Saturday, March 18, 2006

The Airport is Half Full

My coworker and I have much different perspectives on Arbil International Airport and what it means for the future of Iraq.

I see the airport as a sign of Kurdistan's steady development. Flights arrive daily from Baghdad and Amman and there are less frequent flights from other international destinations, such as Stockholm, Athens, Frankfurt and Amsterdam. Kurdistan's new flagship carrier, Kurdistan Airways, started operations this year and is adding more destinations regularly. The region is becoming more integrated with Europe through Austrian Airlines, which is set to be the first Western carrier operating in Iraq, flying a Vienna to Arbil route. The airport's development is sure to strengthen Arbil's links to the rest of the world and increase investment in Iraq.
"Now, direct flights to Frankfurt!" - Kurdistan Airways
While the road to the airport is a dusty, barren, and awaiting construction, the airport itself is clean and well-maintained. The border guards are professional, and the custom officials don't bother you. They've invited me in for coffee when waiting for my flights. They're idle which suggests a bloated bureaucracy. I prefer to see it as an appreciation for unobstructed commerce and Middle Eastern hospitality.

The most promising sign is a booth that's been recently installed to greet visitors immediately after clearing customs. Though I've never seen it staffed, its directed to tourists and contains pamphlets in Arabic and English about all the great places to visit in Kurdistan. Perusing the guide, most of the destinations seem to be waterfalls, though there are plenty of other tourist draws. This is a drastic change from the tourism strategy for the rest of Iraq, which is centered on keeping visitors away. It wont be long before there's a Lonely Planet written for Kurdistan, and hopefully the new edition covering the whole of Iraq will follow.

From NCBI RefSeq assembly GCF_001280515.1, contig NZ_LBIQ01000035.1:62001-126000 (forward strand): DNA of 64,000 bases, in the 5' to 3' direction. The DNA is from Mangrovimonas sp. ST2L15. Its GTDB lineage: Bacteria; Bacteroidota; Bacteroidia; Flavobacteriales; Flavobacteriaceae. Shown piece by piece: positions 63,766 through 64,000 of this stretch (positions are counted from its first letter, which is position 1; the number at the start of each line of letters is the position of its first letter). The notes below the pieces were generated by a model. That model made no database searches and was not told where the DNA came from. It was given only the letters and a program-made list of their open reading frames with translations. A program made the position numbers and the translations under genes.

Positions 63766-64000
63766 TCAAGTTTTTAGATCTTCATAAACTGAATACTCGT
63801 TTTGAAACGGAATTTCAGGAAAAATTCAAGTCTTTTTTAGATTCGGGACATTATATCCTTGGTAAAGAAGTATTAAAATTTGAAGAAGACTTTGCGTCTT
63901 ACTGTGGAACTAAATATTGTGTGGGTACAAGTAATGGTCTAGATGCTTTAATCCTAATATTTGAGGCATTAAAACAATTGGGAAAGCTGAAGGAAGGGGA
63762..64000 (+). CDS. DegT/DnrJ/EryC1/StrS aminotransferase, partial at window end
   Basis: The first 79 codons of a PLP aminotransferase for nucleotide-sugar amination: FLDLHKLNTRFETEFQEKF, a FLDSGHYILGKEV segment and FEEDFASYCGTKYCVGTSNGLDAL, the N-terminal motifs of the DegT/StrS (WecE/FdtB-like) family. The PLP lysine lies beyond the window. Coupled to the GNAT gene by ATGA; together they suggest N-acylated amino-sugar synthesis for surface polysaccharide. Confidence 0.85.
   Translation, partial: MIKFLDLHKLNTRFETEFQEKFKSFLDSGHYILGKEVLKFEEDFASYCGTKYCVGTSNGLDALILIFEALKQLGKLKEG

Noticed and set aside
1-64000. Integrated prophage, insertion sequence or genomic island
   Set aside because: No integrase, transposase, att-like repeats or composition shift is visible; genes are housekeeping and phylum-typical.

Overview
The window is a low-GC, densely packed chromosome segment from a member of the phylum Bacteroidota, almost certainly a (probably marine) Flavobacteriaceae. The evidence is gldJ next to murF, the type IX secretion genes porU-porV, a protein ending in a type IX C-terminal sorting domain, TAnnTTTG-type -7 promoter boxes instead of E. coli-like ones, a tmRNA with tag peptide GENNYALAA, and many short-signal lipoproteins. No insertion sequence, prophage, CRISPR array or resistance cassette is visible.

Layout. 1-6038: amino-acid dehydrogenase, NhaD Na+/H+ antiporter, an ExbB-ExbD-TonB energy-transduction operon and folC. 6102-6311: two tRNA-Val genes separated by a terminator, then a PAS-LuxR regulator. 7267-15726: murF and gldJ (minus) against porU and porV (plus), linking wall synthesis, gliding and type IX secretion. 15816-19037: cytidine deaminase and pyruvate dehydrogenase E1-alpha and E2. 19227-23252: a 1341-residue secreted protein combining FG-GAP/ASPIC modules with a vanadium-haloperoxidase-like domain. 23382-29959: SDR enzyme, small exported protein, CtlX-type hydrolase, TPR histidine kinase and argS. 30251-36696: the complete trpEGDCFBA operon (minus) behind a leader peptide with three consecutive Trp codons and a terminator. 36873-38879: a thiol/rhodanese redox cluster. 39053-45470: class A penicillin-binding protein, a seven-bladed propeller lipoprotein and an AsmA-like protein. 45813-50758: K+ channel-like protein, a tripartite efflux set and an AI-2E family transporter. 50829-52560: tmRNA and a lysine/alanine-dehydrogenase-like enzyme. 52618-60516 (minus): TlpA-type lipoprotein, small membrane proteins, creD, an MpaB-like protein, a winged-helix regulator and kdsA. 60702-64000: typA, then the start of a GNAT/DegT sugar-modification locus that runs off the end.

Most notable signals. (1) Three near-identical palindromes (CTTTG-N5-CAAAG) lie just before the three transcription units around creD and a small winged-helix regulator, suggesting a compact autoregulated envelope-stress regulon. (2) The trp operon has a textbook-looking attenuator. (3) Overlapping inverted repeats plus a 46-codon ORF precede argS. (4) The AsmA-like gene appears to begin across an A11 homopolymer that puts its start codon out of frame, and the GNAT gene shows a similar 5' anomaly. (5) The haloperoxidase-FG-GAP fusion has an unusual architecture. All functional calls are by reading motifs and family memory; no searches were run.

A new Iraqi Tourism Information Center. Never staffed, but still a sign of progress.
A co-worker, who is twice my age and has been to a few more developing countries, ridicules the airport. Its classic third-world planning, he says, pointing to the conveyor belt for the luggage which is about the size of my office. To him this shows a complete lack of foresight. There are no departure signs and none of the exits are clearly labeled. There are pictures of Barzani throughout, as found in any dictatorship. He points to the Kalashnikov-wielding peshmergas at the entrance alongside plain clothed guards, and says this place is as insecure as anywhere else in Iraq.

The airport is also emblematic of Kurdistan's uncertain status. Since Turkey doesn't recognize the region, Kurdistan Airways can't fly through Turkish airspace. Some flights are recoded with an international partner, while other fly first to Baghdad and leave from there, skirting Turkey.

If my coworker is right and the airport does become obsolete in the long run, most of the air traffic will be going to Baghdad instead. This will mean that the security situation has improved, which will benefit Iraq and Arbil.


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